Former Uber Employee Sues Company For Sexual Harassment
In recent months, Uber, a popular ride-sharing service, has been under fire for multiple issues surrounding sexual harassment, including multiple Uber drivers being accused of sexual assault or abuse and Uber changing their policy regarding sexual harassment to not require victims to settle disputes through arbitration. Now, a former Uber employee has filed a lawsuit against the company for sexual harassment, sexual and racial discrimination and retaliation.
A former Uber software engineer has filed a lawsuit in California Superior Court stating that she faced “a male-dominated work culture, permeated with degrading, marginalizing, discriminatory and sexually harassing conduct toward women.” The suit also cites events such as a male employee making public degrading statements about women. The same employee also spread a false rumor about her sleeping with someone in the company.
The suit also claims that retaliation was taken against the employee when she filed two complaints about harassing behavior in the workplace. The employee claimed that she was isolated and ignored by managers and coworkers, was denied promotions and raises and was required to work long hours as an on-call engineer after she reported the complaints to the Human Resources Department.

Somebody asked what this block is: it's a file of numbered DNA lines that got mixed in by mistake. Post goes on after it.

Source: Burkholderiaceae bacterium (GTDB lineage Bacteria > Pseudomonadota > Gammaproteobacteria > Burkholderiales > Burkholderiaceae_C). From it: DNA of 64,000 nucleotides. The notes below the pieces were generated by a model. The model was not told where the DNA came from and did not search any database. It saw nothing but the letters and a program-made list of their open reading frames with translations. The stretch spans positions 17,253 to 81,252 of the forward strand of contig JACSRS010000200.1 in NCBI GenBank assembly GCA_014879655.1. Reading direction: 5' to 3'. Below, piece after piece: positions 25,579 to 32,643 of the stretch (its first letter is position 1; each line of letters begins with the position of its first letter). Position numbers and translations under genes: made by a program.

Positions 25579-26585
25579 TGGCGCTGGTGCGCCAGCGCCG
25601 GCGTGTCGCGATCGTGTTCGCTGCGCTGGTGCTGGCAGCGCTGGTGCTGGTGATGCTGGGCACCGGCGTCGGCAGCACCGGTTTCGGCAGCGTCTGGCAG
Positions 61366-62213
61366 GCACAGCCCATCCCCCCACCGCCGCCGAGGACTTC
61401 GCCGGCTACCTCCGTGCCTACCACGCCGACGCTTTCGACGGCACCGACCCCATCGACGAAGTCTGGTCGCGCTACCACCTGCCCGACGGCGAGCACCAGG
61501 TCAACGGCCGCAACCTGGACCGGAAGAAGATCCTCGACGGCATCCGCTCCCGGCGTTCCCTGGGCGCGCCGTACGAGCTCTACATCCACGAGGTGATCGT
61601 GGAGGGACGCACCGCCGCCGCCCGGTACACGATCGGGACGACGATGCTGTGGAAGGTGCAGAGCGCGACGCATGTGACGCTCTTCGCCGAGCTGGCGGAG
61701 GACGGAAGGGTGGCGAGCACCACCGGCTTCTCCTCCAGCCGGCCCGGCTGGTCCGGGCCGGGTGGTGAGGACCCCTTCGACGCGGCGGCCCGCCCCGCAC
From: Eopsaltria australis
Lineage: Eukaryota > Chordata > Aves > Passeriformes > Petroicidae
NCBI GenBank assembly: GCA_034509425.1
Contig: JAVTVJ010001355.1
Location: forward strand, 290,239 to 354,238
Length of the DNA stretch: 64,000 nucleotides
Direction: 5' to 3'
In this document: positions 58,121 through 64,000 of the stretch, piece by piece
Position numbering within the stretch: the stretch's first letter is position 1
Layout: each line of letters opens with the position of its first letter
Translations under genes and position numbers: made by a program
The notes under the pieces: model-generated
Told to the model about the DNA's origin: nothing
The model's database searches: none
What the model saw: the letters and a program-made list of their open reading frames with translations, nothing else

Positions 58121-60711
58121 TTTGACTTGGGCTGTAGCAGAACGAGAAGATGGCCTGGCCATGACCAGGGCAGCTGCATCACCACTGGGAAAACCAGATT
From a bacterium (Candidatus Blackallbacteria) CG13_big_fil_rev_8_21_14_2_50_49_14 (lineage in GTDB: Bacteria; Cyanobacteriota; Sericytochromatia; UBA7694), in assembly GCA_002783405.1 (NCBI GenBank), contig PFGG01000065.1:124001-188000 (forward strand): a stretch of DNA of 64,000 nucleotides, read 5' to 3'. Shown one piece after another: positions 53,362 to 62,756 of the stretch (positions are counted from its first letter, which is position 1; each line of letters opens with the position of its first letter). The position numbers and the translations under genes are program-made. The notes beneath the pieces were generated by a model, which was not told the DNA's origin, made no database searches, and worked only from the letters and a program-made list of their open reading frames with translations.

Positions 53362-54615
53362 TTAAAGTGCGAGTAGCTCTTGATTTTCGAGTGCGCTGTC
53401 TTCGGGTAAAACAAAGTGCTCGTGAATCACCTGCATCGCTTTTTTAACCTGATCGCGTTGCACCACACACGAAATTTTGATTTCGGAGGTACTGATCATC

California Laws Regarding Sexual Harassment
Under California law, sexual harassment is defined as unwanted sexual advances or visual, verbal or physical conduct of a sexual nature. Sexual harassment can include behavior such as:
- Making sexual gestures;
- Making or using derogatory comments, slurs or jokes;
- Using sexually degrading words to describe a person;
- Verbal abuse of a sexual nature;
- Unwanted touching, impeding or blocking movements;
- Offering employment benefits in exchange for sexual favors; or
- Retaliating against a person after receiving a negative response to sexual advances.
There are two types of sexual harassment that the law recognizes: quid pro quo harassment and hostile work environment harassment. Quid pro quo harassment is usually committed by those of a higher authority than the victim and happens when a sexual favor is demanded in exchange for a promotion or raise at work. Hostile work environment harassment can be committed by anyone in the workplace and occurs when any worker engages in unwelcome conduct based on sex.
The law also says that if employers are aware of sexual harassment that is taking place in their workplace, they are required to take immediate and appropriate corrective action.
Contact a San Jose Sexual Harassment Attorney
If you’ve been a victim of sexual harassment, especially in the workplace, you need the help of a skilled and determined Santa Clara County sexual harassment attorney. Contact Janoff Law to see how they can help you receive the compensation and justice you deserve. Call 408-286-2300 to schedule a consultation.